We define distances and circles in hyperbolic space analogously to how we did on the sphere, and assume that the reader is familiar with the Poincaré Disc Model of hyperbolic geometry, in particular, its (distance-inducing) differential \(ds=2(dx^2+dy^2)^{1/2}/(1-x^2-y^2)\). For those who need a refresher, Wikipedia has a reference page for the Poincaré Disc Model [13], Wolfram Math World [14] has another, and the Geometry Center [15] has an archive containing descriptions, pictures, equations, and an applet concerning it.

Let \(A\) and \(C\) represent the area and circumference, respectively, of a circle in the hyperbolic plane. Repeating an idea from Subsections 2.1 and 3.1, we note that \(dA/dr=C\). It is harder to conjecture a formula for circumference in hyperbolic geometry. Using Geometry Playground, we note that for small \(r\), \(A\approx \pi r^2\) and \(C\approx \pi r^2\), but for large \(r\), both \(A\) and \(C\) seem to approach \(\pi e^r\). Those familiar with hyperbolic trigonometric functions are probably already beginning to see the "parallel," and are conjecturing that \(C=2\pi\sinh r\), where \(\sinh r=(e^r-e^{-r})/2\) (and similarly \(\cosh r=(e^r+e^{-r})/2\)). If this is true, then a quick repeat of the steps of Subsection 3.1 shows that \(A=2\pi\cosh r-2\pi\), a remarkable resemblance to the spherical case.

It is elementary to verify that \(\frac{d}{dx}\sinh x=\cosh x\) and \(\frac{d}{dx}\cosh x=\sinh x\), so that calculating MacLaurin series for each is a straightforward matter. Then we can see that

\[A=2\pi\cosh r-2\pi=2\pi\left(1+\frac1{2!}r^2+\frac1{4!}r^4+\dots\right)-2\pi\approx\pi r^2\]

\[C=2\pi\sinh r=2\pi\left(\frac1{1!}r^1+\frac1{3!}r^3+\frac1{5!}r^5+\dots\right)\approx 2\pi r\]

the latter approximations true for small \(r\)* *. Again it is clear that both expressions are asymptotic to their Euclidean counterparts when distances are small. In addition, they imply hyperbolic trigonometric analogs for the familiar limit formulas from calculus:

\[\lim_{r\to 0}\left(\frac{\cosh r-1}{r^2}\right)=\frac12\]

implied by the former, and

\[\lim_{r\to 0}\left(\frac{\sinh r}{r}\right)=1\]

implied by the latter. It would be difficult to determine whether your universe were Euclidean, spherical, or hyperbolic if you were trapped in only one small corner of it, since in any of the three geometries, measurements on a small scale are either Euclidean or almost Euclidean. Indeed, physicists have not yet agreed on the overall shape of our universe [18], [19], [20].

We take a circle in the Poincaré Disc model, and for convenience center it at the origin. In the model, we assume that it passes through the point \((x_0,0)\). We can find its area by integrating the square of the line element, \(ds^2=4(dx^2+dy^2)/(1-x^2-y^2)^2\) over the region inside the circle. This is easier in polar coordinates, where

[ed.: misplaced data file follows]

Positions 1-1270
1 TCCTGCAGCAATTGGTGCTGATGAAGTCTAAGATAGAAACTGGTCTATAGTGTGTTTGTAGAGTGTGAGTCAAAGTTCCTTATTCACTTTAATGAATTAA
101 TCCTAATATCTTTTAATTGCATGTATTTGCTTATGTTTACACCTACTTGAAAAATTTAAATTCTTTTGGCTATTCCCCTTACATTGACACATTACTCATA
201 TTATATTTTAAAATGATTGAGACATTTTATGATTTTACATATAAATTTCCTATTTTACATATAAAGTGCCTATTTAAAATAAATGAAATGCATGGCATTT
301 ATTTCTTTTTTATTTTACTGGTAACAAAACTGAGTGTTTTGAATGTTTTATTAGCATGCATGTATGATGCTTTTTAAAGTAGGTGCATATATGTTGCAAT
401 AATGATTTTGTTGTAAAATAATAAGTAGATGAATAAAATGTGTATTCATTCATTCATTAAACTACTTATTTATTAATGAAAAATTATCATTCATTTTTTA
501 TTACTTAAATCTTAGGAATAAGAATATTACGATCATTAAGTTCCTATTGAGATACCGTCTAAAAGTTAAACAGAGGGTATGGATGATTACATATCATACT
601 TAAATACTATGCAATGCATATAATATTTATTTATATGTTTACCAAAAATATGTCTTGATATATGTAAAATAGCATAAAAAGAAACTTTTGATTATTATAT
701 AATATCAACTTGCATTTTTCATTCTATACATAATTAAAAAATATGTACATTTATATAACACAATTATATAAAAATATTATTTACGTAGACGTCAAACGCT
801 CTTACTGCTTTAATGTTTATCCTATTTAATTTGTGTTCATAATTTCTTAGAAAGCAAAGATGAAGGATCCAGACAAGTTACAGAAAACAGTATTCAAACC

\[A=\int_0^{2\pi}\int_0^{x_0} \frac4{(1-r^2)^2} rdrd\theta\]

This is relatively simple as double integrals go. After substitution \(u=1-r^2\), \(du=-2rdr\), we can move quickly to the solution

(3)\[A=(4\pi x_0^2)/(1-x_0^2)\]

However, we want to know the area in terms of the radius. To find the radius, we need to calculate the distance between the origin and the point \((x_0,0)\). This requires a hyperbolic arclength integral. Thus:

\[r=\int_0^{x_0} ds\]

\[=\int_0^{x_0} \frac{2(dx^2+dy^2)}{(1-x^2-y^2)}\]

\[=\int_0^{x_0}\frac{2dx}{1-x^2}\]

the latter because \(y=0\)* * on the geodesic joining the two points. This integral can be evaluated using the method of partial fractions, but we prefer to use the hyperbolic trigonometric substitution \(x=\tanh\theta\)* *, \(dx=\mathrm{sech}^2\theta d\theta\), giving us, after simplification:

\[r=\int_0^{\tanh^{-1}(x_0)}\frac{2\mathrm{sech}^2\theta d\theta}{\mathrm{sech}^2\theta}\]

\[=2\tanh^{-1}(x_0)\]

Then we have \(x_0=\tanh(r/2)\)* *. Substitution into Equation (3) yields:

\[A=4\pi\tanh^2(r/2)/(1-\tanh^2(r/2))\]

\[=4\pi\tanh^2(r/2)/(\mathrm{sech}^2(r/2))\]

\[=4\pi\sinh^2(r/2)\]

(4)*\[A=2\pi\cosh r -2\pi\]*

the latter equality via hyperbolic trigonometric identity \(\sinh(r/2)=\frac12(\cosh r -1)\)*.* This is precisely what we conjectured in Subsection 4a.1. From here we can differentiate to verify our circumference conjecture of the same subsection.

After seeing the similarities between spherical and hyperbolic area, we begin with a headstart; our initial conjecture at a Hyperbolic Pythagorean Theorem is \(\cosh a\cdot\cosh b=\cosh c\). In Geometry Playground [1], we choose hyperbolic geometry and construct a right triangle and its edge-circles as in Figure 1b, or simply open Geometry Playground with a pre-constructed hyperbolic right triangle in the Poincaré Disc Model, and then construct the edge-circles on that right triangle as in Figure 1b.

Measuring the area \(A\) of each circle, and calculating \(\cosh r=(A+2\pi)/(2\pi)\) from Equation (4), it shouldn't take long for the relationship \(\cosh a\cdot\cosh b=\cosh c\) to stand out, as expected. In fact, though we leave it without proof, this is the "Hyperbolic Pythagorean Theorem."

We again note that as \(a\), \(b\), and \(c\) decrease, the Hyperbolic Pythagorean Theorem approaches the Euclidean one. Substituting MacLauren series \(\cosh r=1+r^2/2!+r^4/4!+\dots\) for \(\cosh a\), \(\cosh b\), and \(\cosh c\), we obtain

\[\left(1+\frac1{2!}a^2+\frac1{4!}a^4+\dots\right)\left(1+\frac1{2!}b^2+\frac1{4!}b^4+\dots\right)=1+\frac1{2!}c^2+\frac1{4!}c^4+\dots\]

Distributing the left, we arrive at

\[1+\frac1{2!}a^2+\frac1{2!}b^2+\dots=1+\frac1{2!}c^2+\dots\]

with all remaining terms of degree 4 or higher. Since we are assuming \(a\), \(b\), and \(c\) are all small, we ignore the higher order terms. Canceling the constant terms and multiplying by *2*, we obtain the Euclidean Pythagorean Theorem.